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Career Definition for a Physiotherapist
Physiotherapists and physical therapists are essentially the same, but the term 'physiotherapist' is used more often abroad and 'physical therapist' is used more often in the United States. Physiotherapists and physical therapists help accident victims, medical patients, and chronically disabled people maintain and improve their physical wellbeing by designing, implementing, and supervising custom treatment plans. They supervise patients' progress and make adjustments to treatment plans as needed. These therapists can help patients maintain or restore flexibility, strength, and range of motion.
|Required Education||Bachelor's degree and Doctor of Physical Therapy degree|
|Job Duties||Include designing, implementing, and supervising custom treatment plans; supervising patient progress; making adjustments to treatment as needed|
|Median Salary (2017)*||$86,850 per year (physical therapists)|
|Job Outlook (2016-2026)*||28% growth (physical therapists)|
Source: *U.S. Bureau of Labor Statistics
Physiotherapists and physical therapists must complete a bachelor's degree before enrolling in a Doctor of Physical Therapy (DPT) degree program from an accredited college or university. These 3-year DPT programs include courses in gross anatomy and applied physiology along with a hands-on practical experience requirement.
Physiotherapists and physical therapists must obtain a license from the state in which they work. Licensure requirements include passing the National Physical Therapy Examination. Some physical therapists go on to specialize in a particular type of therapy, such as geriatric physical therapy, and become board certified in that area.
Physiotherapists and physical therapists need to be sensitive to their patients' needs and disabilities and must have excellent communication and motivational skills. They should also be physically fit enough to properly demonstrate the activities in their treatment plans and must possess strong organizational skills.
Career and Economic Outlook
According to the U.S. Bureau of Labor Statistics (BLS), jobs for physical therapists are expected to increase at a much-faster-than-average rate of 28% from 2016 to 2026. This rate of growth is mainly due to the aging population that is remaining active after retirement and at higher risk of injury. The median salary among physical therapists was reported as $86,850 in May 2017 by the BLS.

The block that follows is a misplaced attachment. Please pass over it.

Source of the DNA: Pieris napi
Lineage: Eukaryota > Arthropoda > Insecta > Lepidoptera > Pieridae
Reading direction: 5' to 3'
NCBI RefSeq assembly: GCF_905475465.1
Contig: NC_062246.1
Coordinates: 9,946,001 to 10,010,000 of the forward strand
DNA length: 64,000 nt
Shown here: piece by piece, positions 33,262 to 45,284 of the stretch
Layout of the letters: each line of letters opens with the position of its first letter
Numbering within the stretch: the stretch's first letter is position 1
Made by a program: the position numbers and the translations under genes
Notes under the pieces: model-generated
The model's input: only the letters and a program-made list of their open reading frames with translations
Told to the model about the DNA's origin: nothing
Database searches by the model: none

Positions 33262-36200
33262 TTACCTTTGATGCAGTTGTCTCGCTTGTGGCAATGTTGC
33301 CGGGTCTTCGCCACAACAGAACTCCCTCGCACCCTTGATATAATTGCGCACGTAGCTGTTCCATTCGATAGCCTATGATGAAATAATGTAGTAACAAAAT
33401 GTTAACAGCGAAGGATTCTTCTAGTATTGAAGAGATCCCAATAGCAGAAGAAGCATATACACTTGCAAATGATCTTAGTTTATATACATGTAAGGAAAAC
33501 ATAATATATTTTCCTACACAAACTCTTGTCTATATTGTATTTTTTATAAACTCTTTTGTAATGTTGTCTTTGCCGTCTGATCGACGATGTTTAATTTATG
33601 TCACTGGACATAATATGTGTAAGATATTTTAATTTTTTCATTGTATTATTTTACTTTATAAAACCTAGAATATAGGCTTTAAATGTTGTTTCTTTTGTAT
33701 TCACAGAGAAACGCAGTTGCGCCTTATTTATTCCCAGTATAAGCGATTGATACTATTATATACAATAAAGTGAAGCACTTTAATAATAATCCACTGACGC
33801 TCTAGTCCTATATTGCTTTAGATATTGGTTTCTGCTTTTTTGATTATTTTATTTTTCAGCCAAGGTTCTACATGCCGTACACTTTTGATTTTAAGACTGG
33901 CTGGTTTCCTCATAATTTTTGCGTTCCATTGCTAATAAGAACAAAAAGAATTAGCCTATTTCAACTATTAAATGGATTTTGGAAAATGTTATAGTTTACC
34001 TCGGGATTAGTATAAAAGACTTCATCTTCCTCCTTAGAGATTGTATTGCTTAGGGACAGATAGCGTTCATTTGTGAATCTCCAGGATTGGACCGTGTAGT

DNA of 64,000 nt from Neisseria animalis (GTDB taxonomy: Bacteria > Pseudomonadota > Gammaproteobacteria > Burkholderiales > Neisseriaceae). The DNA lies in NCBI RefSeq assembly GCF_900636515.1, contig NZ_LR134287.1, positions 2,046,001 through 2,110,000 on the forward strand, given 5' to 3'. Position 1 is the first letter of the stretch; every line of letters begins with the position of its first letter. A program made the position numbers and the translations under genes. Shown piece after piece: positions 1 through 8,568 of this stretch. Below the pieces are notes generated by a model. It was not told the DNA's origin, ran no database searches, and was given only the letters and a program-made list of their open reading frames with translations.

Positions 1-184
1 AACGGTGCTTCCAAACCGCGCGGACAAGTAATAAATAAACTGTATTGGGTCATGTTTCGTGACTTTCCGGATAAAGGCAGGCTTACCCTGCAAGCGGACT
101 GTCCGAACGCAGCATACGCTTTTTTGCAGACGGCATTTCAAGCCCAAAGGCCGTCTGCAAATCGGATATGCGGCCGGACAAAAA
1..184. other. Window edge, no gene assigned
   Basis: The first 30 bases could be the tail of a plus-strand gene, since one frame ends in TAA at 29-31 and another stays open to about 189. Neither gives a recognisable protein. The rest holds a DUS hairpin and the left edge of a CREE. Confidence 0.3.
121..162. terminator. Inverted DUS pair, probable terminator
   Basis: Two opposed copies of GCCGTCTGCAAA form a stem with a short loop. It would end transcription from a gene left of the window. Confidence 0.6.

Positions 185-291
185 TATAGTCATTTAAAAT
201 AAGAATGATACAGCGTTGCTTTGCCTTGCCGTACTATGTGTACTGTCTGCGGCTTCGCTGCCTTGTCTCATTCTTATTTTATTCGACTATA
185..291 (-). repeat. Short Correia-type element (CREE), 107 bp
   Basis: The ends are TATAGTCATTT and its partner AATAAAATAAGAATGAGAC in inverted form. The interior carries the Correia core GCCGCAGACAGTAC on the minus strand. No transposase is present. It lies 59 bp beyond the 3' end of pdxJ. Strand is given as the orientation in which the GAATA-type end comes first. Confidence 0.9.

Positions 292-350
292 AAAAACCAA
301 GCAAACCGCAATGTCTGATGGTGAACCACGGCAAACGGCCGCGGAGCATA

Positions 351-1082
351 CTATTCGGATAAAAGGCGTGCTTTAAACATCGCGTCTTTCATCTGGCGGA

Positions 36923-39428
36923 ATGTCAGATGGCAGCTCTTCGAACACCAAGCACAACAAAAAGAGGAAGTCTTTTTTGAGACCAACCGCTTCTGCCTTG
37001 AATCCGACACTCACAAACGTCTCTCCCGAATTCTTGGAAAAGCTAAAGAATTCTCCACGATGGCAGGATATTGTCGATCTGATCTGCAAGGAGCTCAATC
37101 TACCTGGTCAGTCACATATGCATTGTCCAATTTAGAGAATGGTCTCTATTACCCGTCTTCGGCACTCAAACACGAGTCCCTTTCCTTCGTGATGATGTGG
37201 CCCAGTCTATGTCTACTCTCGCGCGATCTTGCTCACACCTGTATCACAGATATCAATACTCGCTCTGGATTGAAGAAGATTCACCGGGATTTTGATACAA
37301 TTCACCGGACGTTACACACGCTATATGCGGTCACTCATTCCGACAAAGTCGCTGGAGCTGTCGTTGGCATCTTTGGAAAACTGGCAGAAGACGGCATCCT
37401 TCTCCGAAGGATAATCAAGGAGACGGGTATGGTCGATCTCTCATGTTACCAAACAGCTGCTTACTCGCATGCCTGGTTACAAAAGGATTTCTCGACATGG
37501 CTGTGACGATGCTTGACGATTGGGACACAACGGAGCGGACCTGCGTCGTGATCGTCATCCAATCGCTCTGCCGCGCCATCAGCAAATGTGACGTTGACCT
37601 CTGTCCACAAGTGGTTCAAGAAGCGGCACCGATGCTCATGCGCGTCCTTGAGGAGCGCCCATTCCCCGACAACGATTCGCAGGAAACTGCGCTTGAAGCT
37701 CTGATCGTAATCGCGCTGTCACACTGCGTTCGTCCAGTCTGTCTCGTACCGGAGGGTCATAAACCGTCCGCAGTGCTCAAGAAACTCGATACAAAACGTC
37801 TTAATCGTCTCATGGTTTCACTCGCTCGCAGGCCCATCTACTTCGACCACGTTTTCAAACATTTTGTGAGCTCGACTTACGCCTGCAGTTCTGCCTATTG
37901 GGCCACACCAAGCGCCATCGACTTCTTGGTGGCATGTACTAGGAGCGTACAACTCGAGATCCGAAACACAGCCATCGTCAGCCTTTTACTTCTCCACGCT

Alternative Career Options
Here are some examples of alternative career options:
Physical Therapy Assistant
For those who want to work in the field of physiotherapy but do not want to complete a doctoral degree, the job of a physical therapy assistant may be a good fit. Physical therapy assistants (PTAs) help patients with exercises and equipment and may treat patients under the supervision of a licensed physical therapist. PTAs must complete associate's degrees from accredited programs and then become licensed or certified in the state in which they work. Like physical therapists, the BLS projects that jobs for PTAs will grow at a much faster-than-average rate of 31% from 2016 to 2026. These workers had a median annual salary of $57,430 in May 2017, according to the BLS.
Like physiologists, audiologists help people with disabilities, but audiologists concentrate on hearing and balance issues. Audiologists examine patients' inner and outer ears to diagnose and determine the proper treatment for ear problems. To become an audiologist, one must complete a doctoral degree program in audiology and obtain a state-issued license. Professional certification is also available, but not always required. Audiologist positions are expected to increase at a much-faster-than average rate of 21% from 2016 to 2026, according to the BLS. The BLS reported in 2017 that these workers had a median annual salary of $75,920.